According to the petition for review, on January 28, 2013, the FAA Administrator issued an emergency order revoking petitioner's airman medical certificate[2] on the ground that he no longer met the qualification standards set forth in 14 C.F.R. ' 67.107(a)(4)(ii)(A) and (C) because he met the criteria these sections establish for alcohol dependence. Petitioner timely appealed the Administrator's emergency order to the NTSB. The Administrator then filed a complaint against petitioner, which raised the same allegations.[3] Petitioner responded, denying the allegations of the emergency order and the complaint.

Following discovery and disclosure of documents and witnesses, a hearing was held before an NTSB administrative law judge. Both parties presented documentary and testimonial evidence through lay and expert witnesses.[4] At the conclusion of the hearing, the ALJ issued an initial decision reversing the Administrator's emergency order of revocation, concluding that the Administrator had not established that petitioner met the FAA criteria for alcohol dependence.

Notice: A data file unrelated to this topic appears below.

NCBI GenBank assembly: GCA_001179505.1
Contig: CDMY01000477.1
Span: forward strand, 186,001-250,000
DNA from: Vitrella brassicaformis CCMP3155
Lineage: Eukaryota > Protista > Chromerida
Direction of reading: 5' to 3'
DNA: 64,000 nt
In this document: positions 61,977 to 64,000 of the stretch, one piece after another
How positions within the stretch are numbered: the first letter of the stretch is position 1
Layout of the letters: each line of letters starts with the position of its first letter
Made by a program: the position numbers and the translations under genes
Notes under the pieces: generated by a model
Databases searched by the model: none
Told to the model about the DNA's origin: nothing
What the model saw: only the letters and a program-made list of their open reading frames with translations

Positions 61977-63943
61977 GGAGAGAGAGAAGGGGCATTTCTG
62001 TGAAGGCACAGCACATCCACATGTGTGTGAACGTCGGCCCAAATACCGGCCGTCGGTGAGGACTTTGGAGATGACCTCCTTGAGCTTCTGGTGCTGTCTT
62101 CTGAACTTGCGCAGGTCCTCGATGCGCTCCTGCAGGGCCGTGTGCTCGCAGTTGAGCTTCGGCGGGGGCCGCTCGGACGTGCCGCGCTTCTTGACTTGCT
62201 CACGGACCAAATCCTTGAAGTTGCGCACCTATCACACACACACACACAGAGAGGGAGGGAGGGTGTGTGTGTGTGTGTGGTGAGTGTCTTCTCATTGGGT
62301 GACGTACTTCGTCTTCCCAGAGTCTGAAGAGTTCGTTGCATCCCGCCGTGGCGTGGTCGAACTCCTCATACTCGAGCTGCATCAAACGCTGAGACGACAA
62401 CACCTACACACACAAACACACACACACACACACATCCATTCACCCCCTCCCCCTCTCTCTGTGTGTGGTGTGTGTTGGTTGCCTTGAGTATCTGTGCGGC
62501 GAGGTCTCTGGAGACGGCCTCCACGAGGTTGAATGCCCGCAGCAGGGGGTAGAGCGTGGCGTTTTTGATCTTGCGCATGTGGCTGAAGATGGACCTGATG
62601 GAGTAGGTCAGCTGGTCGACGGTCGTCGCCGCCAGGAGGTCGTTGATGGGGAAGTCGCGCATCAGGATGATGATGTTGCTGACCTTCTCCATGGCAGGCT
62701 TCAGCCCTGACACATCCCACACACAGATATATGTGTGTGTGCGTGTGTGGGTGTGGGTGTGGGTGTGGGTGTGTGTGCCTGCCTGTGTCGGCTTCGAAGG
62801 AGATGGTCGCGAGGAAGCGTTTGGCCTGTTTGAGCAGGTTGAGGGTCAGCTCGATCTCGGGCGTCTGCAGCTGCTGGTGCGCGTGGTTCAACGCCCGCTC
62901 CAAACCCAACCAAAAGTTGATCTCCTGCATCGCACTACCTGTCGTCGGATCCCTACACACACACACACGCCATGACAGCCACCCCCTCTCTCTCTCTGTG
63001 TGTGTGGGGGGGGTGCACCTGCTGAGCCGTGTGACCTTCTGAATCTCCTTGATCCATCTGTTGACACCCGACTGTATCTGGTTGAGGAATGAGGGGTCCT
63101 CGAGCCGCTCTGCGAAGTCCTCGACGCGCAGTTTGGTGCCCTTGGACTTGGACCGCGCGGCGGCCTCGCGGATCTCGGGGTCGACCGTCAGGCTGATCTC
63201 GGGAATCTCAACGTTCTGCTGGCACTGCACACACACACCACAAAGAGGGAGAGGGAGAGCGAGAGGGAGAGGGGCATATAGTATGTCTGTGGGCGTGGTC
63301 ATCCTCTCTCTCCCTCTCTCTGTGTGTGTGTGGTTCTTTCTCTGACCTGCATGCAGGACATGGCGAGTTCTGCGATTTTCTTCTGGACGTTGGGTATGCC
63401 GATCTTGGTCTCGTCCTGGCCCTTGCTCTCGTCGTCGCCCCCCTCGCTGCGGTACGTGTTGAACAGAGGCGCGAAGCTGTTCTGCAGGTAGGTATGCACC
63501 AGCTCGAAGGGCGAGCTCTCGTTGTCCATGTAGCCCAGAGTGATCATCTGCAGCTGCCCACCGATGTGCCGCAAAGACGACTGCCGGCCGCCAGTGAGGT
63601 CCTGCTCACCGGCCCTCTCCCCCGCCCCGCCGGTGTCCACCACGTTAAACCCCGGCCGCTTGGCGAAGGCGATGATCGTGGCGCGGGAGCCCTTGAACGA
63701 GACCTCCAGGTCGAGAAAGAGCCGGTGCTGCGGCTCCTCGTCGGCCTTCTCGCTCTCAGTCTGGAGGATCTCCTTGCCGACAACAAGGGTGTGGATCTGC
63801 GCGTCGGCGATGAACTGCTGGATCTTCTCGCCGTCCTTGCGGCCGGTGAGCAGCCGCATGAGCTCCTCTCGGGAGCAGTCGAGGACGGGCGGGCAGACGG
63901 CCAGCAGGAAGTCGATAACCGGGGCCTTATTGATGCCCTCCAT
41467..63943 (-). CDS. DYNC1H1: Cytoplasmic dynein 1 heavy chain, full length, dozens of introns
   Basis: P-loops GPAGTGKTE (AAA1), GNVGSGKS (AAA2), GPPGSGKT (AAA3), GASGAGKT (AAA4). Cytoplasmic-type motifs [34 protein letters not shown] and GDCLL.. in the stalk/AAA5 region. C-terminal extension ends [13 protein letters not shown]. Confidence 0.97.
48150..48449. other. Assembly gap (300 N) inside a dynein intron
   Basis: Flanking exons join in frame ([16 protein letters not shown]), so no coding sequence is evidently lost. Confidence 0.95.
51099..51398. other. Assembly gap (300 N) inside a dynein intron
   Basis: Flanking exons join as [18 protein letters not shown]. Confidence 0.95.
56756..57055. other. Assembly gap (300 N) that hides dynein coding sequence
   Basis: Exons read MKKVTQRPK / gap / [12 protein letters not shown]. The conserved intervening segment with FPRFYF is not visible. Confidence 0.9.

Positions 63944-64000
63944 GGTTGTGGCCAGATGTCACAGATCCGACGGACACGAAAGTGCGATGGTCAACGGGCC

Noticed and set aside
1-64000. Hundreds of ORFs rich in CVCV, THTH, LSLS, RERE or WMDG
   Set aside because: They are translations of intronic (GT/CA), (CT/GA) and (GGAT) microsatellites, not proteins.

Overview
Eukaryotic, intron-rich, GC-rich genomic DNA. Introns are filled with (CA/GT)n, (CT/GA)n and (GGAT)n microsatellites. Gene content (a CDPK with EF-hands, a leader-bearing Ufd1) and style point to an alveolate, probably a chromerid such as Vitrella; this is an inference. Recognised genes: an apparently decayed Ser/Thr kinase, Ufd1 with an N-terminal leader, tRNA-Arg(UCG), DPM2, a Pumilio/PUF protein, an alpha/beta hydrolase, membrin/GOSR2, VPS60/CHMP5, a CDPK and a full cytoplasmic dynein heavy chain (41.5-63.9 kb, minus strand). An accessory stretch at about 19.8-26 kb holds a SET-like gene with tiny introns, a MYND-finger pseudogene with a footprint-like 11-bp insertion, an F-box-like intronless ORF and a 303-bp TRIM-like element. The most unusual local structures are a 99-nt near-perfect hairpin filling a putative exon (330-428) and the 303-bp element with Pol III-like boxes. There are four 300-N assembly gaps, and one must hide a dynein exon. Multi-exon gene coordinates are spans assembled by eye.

The Administrator timely appealed the ALJ's initial decision to the full NTSB. Both parties submitted appellate briefs. The NTSB then issued an opinion and order reversing the ALJ's initial decision and affirming the Administrator's emergency order, which then became final. Thereafter, petitioner invoked his right, pursuant to Section 2(d)(1) of the PBR, to have this court review the agency's decision.